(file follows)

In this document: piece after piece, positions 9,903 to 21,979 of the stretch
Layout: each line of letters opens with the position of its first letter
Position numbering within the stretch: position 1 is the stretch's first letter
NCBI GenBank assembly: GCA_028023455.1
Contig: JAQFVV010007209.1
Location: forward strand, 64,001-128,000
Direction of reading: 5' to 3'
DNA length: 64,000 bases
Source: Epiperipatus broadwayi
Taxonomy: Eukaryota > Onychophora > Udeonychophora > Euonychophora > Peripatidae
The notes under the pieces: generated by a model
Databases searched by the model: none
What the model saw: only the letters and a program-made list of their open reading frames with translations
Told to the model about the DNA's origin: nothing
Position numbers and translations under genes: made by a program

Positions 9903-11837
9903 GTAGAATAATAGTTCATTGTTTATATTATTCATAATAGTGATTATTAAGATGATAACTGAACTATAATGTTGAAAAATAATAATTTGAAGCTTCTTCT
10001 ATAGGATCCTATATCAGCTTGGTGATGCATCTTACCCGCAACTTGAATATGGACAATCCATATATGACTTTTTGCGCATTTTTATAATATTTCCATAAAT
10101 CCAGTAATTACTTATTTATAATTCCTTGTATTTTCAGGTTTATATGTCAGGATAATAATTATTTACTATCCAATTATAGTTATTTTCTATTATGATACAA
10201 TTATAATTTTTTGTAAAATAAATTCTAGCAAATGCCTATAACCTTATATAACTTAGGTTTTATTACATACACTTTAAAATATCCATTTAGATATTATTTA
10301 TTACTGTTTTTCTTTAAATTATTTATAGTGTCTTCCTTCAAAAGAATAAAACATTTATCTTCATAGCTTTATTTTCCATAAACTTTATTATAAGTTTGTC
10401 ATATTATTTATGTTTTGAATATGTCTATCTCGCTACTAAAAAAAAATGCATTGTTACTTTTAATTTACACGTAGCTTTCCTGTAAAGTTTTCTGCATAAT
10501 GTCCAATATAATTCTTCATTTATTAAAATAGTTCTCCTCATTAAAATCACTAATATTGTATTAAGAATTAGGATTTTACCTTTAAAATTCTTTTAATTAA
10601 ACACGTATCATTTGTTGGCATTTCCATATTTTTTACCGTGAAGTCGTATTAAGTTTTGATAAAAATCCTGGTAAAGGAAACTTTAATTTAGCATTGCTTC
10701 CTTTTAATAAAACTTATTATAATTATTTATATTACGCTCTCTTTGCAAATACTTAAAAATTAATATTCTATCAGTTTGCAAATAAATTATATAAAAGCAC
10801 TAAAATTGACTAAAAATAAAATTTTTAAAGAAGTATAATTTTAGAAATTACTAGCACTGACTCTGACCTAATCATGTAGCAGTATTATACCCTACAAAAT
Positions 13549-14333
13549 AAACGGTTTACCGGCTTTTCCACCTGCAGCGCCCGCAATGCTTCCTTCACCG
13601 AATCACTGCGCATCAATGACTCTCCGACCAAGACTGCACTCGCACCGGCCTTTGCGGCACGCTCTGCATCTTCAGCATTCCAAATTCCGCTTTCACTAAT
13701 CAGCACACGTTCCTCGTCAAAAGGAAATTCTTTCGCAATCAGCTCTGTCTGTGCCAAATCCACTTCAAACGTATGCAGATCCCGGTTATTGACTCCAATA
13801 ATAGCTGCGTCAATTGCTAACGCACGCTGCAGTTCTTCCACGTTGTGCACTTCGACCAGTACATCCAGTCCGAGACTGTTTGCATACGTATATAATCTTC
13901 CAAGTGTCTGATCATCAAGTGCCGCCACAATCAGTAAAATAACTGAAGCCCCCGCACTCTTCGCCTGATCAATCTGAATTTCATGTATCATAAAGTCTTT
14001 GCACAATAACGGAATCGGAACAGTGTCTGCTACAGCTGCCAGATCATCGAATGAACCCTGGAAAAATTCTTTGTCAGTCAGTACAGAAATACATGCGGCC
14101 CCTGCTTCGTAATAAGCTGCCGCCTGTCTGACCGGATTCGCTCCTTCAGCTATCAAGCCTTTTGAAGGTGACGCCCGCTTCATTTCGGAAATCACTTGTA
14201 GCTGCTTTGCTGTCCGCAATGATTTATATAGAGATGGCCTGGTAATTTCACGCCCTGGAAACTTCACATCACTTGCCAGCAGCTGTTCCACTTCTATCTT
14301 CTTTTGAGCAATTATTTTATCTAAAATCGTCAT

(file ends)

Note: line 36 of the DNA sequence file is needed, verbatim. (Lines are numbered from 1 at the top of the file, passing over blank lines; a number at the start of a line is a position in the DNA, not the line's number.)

14301 CTTTTGAGCAATTATTTTATCTAAAATCGTCAT